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Search indexes allow queries to be made for any type of data that is indexed by the Chef Infra Server, including data bags (and data bag items), environments, nodes, and roles. A defined query syntax is used to support search patterns like exact, wildcard, range, and fuzzy. A search is a full-text query that can be done from several locations, including from within a recipe, by using the search subcommand in knife, the search method in the Chef Infra Language, the search box in the Chef management console, and by using the /search or /search/INDEX endpoints in the Chef Infra Server API. The search engine is based on Elasticsearch and is run from the Chef Infra Server.

Use the search method to perform a search query against the Chef Infra Server from within a recipe.

The syntax for the search method is as follows:

search(:index, 'query')


  • :index is of name of the index on the Chef Infra Server against which the search query will run: :client, :data_bag_name, :environment, :node, and :role
  • 'query' is a valid search query against an object on the Chef Infra Server (see below for more information about how to build the query)

For example, using the results of a search query within a variable:

webservers = search(:node, 'role:webserver')

and then using the results of that query to populate a template:

template '/tmp/list_of_webservers' do
  source 'list_of_webservers.erb'
  variables(:webservers => webservers)


Use :filter_result as part of a search query to filter the search output based on the pattern specified by a Hash. Only attributes in the Hash will be returned.

The syntax for the search method that uses :filter_result is as follows:

search(:index, 'query',
  filter_result: { 'foo' => [ 'abc' ],
                      'bar' => [ '123' ],
                      'baz' => %w(sea power),
).each do |result|
  puts result['foo']
  puts result['bar']
  puts result['baz']


  • :index is of name of the index on the Chef Infra Server against which the search query will run: :client, :data_bag_name, :environment, :node, and :role
  • 'query' is a valid search query against an object on the Chef server
  • :filter_result defines a Hash of values to be returned

For example:

search(:node, 'role:web',
  filter_result: { 'name' => [ 'name' ],
                      'ip' => [ 'ipaddress' ],
                      'kernel_version' => %w(kernel version),
).each do |result|
  puts result['name']
  puts result['ip']
  puts result['kernel_version']

Query Syntax

A search query is comprised of two parts: the key and the search pattern. A search query has the following syntax:


where key is a field name that is found in the JSON description of an indexable object on the Chef Infra Server (a role, node, client, environment, or data bag) and search_pattern defines what will be searched for, using one of the following search patterns: exact, wildcard, range, or fuzzy matching. Both key and search_pattern are case-sensitive; key has limited support for multiple character wildcard matching using an asterisk ("*") (and as long as it is not the first character).


A field name/description pair is available in the JSON object. Use the field name when searching for this information in the JSON object. Any field that exists in any JSON description for any role, node, Chef Infra Client, environment, or data bag can be searched.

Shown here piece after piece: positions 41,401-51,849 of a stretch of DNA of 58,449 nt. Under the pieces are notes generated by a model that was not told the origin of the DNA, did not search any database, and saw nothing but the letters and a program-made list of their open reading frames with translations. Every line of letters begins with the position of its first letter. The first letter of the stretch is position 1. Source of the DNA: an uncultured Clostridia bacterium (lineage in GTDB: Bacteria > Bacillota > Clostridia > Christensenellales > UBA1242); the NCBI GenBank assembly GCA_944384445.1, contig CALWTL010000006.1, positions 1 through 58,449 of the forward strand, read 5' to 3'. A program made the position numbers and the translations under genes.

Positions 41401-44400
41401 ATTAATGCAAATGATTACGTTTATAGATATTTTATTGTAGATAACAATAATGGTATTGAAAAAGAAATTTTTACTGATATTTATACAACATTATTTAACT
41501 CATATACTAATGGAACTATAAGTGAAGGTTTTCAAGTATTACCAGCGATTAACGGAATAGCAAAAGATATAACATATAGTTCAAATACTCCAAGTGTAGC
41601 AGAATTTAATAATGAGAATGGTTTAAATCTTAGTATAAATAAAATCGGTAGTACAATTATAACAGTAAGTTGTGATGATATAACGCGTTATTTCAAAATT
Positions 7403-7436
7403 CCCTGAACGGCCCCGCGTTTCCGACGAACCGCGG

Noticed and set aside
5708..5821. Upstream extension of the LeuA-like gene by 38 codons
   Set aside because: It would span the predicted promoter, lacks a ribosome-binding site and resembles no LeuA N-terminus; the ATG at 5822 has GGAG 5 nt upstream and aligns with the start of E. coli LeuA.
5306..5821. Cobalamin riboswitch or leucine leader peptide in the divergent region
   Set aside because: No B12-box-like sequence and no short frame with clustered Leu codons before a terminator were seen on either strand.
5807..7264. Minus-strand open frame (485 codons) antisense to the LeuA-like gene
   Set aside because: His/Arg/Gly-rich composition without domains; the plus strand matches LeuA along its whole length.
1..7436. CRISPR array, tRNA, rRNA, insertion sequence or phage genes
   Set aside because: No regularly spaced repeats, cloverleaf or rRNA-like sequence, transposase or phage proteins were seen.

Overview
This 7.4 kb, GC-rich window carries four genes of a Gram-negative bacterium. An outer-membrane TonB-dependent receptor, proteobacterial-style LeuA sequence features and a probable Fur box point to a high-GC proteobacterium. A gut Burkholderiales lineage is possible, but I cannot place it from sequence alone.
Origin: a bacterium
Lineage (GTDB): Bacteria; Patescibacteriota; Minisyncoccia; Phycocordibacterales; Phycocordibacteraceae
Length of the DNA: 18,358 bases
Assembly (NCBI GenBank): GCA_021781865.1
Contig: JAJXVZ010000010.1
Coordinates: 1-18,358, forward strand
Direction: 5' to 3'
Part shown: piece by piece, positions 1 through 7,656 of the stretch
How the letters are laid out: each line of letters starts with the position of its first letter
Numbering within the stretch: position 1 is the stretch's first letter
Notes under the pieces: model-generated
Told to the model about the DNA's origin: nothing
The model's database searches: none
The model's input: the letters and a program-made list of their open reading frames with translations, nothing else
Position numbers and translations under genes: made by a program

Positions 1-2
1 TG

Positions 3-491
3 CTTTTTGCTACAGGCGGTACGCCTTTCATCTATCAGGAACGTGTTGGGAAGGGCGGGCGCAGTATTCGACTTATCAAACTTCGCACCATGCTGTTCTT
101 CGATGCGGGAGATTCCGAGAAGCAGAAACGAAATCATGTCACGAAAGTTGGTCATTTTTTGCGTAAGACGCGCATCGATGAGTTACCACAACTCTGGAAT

Nested Fields

A nested field appears deeper in the JSON data structure. For example, information about a network interface might be several layers deep: node['network']['interfaces']['en1']. When nested fields are present in a JSON structure, Chef Infra Client will extract those nested fields to the top-level, flattening them into compound fields that support wildcard search patterns.

By combining wildcards with range-matching patterns and wildcard queries, it’s possible to perform powerful searches, such as using the vendor part of the MAC address to find every node that has a network card made by the specified vendor.

Consider the following snippet of JSON data:

      {"en1": {
        "number": "1",
        "flags": [
        "addresses": {
          "fe80::fa1e:dfff:fed8:63a2": {
            "scope": "Link",
            "prefixlen": "64",
            "family": "inet6"
          "f8:1e:df:d8:63:a2": {
            "family": "lladdr"
          "": {
            "netmask": "",
            "broadcast": "",
            "family": "inet"
        "mtu": "1500",
        "media": {
          "supported": {
            "autoselect": {
              "options": [

          "selected": {
            "autoselect": {
              "options": [

        "type": "en",
        "status": "active",
        "encapsulation": "Ethernet"

Before this data is indexed on the Chef Infra Server, the nested fields are extracted into the top level, similar to:

"broadcast" => "",
"flags"     => ["UP", "BROADCAST", "SMART", "RUNNING", "SIMPLEX", "MULTICAST"]
"mtu"       => "1500"

which allows searches like the following to find data that’s present in this node:

node "broadcast:192.168.0.*"


node "mtu:1500"


node "flags:UP"

This data is also flattened into various compound fields, which follow the same pattern as the JSON hierarchy and use underscores (_) to separate the levels of data, similar to:

# ...snip...
"network_interfaces_en1_addresses_192.0.2.0_broadcast" => "",
"network_interfaces_en1_addresses_fe80::fa1e:tldr_family"  => "inet6",
"network_interfaces_en1_addresses"                         => ["fe80::fa1e:tldr","f8:1e:df:tldr",""]
# ...snip...

which allows searches like the following to find data that’s present in this node:

node "network_interfaces_en1_addresses:"

This flattened data structure also supports using wildcard compound fields, which allow searches to omit levels within the JSON data structure that aren’t important to the search query. In the following example, an asterisk (*) is used to show where the wildcard can exist when searching for a nested field: